Before he accepted the New York Giants’ offer to become the team’s new general manager, Joe Schoen knew that the salary cap outlook for 2022 was downright scary looking.
But it wasn’t so scary to send Schoen running back to the safe confines of his now-former office within the Buffalo Bills’ facility. The cap, which drives what a team does regarding roster building, also wasn’t so scary that Schoen couldn’t develop a plan to improve the Giants despite any financial limitations.
To put it simply, Schoen allocated the Giants’ funds to the unit that grossly underperformed last year: the offense. According to Spotrac, the Giants currently have $93,413,234 of their $230,712,017 cap invested in the offense (an average of $2.35 million per player), putting the Giants 23rd in the league.
The Giants rank 21st in the league on defense, with $83,777,009 devoted to that unit (an average of $2.264 million per player). And on special teams, the Giants rank 25th, having allocated $5,030,462 to their three specialists, an average of $1.676 million per player.
On offense, the Giants’ highest cap figure belongs to receiver Kenny Golladay, who is due to count for a cool $21.15 million against the 2022 cap, or 10.24 percent of the cap. Behind him are two players on their rookie deals, left tackle Andrew Thomas ($8.821 million) and quarterback Daniel Jones ($8.365 million).
On defense, defensive lineman Leonard Williams leads the way with a $27.3 million cap hit (13.21 percent of the team’s cap), followed by cornerback Adoree’ Jackson at $9.288 million (4.5 percent) and inside linebacker Blake Martinez at $7.676 million (3.72 percent) .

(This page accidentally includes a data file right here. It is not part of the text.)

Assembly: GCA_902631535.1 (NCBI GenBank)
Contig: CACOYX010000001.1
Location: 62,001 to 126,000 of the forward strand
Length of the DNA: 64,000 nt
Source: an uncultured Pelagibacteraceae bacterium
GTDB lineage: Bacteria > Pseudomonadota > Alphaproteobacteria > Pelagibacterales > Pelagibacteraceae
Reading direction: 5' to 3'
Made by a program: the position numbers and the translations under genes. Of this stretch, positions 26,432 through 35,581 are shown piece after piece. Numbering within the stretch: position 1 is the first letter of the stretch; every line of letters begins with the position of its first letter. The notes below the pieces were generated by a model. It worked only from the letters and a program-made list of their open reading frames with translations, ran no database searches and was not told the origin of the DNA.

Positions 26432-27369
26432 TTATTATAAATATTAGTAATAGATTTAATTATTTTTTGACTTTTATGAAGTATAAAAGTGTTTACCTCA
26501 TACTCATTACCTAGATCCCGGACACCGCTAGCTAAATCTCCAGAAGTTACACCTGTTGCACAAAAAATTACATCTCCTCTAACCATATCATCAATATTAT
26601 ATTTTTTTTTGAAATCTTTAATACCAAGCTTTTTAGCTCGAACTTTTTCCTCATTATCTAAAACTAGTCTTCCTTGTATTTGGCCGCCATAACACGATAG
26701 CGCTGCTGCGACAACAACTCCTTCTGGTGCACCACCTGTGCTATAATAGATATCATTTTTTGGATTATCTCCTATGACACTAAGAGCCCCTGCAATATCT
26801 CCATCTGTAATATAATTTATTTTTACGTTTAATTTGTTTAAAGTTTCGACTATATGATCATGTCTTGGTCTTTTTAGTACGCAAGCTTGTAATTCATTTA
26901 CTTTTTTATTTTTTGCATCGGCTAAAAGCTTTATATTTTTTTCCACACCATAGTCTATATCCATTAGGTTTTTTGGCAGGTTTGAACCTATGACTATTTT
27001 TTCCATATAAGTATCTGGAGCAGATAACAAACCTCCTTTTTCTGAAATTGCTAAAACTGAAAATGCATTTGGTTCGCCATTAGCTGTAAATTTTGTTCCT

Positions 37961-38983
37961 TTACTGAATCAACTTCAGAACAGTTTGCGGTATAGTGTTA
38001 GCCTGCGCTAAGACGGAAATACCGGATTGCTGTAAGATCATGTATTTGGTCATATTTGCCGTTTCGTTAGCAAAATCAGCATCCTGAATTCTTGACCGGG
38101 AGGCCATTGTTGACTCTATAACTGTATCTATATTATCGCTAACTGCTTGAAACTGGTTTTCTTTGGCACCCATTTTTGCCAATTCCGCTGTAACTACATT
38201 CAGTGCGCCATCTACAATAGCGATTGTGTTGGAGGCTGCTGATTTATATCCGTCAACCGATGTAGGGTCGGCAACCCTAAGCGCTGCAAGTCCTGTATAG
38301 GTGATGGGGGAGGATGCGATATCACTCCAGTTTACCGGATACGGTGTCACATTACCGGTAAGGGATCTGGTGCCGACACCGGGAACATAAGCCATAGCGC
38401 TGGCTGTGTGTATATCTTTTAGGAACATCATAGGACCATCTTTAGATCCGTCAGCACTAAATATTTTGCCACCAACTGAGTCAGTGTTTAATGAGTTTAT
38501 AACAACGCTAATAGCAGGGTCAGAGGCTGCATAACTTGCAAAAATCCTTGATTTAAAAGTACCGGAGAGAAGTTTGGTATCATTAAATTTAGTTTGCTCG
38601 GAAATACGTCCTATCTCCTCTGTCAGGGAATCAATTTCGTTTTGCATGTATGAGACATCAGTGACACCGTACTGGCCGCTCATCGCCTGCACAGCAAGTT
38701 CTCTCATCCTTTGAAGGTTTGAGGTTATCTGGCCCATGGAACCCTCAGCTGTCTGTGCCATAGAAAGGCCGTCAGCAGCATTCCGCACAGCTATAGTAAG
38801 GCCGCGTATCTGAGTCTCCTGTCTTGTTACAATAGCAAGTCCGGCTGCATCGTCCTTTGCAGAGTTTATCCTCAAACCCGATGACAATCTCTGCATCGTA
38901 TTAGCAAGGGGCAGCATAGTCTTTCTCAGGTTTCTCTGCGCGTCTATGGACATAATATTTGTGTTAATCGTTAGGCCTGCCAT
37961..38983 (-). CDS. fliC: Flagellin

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Unfortunately for the Giants, who entered the 2022 off-season with no breathing room—New York had to cut guys just to get into compliance with the cap—this means that they’ve had to incur some dead money against their books.
Spotrac currently has the Giants with the seventh-largest dead money total ($29.241 million, a hair under the Saints’ $29.397 million). New York’s top three highest dead money hits are cornerback James Bradberry ($11.27 million), defensive back Logan Ryan ($11.45 million), and offensive tackle Nate Solder ($4 million).
Schoen’s strategy seems to be to rip the band-aid off now and clear any financial oversights made by the prior regime off the books. This way, starting next year, when Schoen and the Giants will hopefully be looking to extend quarterback Daniel Jones and/or running back Saquon Barkley if both have solid years, they will have a clean slate yielding optimal cap space.
While it’s way too early to get excited about the Giants’ 2023 cap space, Over the Cap currently has them with $53.354 million for next year with no dead money set to hit the cap. That’s the fifth-most cap space projected for 2023, though again, that number will change once the Giants reach the 53-man limit.
Still More to Be Done
Finally, it’s worth noting that among the top paid players at each position, Williams is tied with DeForest Buckner at $21 million, making him the only Giant to hit the top-paid list at each position.
And in going back to the point about the 2023 cap looking a lot healthier, the Giants currently have one player—Williams—projected to count for more than 10 percent of next year’s estimated $225 million cap, Williams ($26.3 million) counting for 12.05 percent of that total figure.
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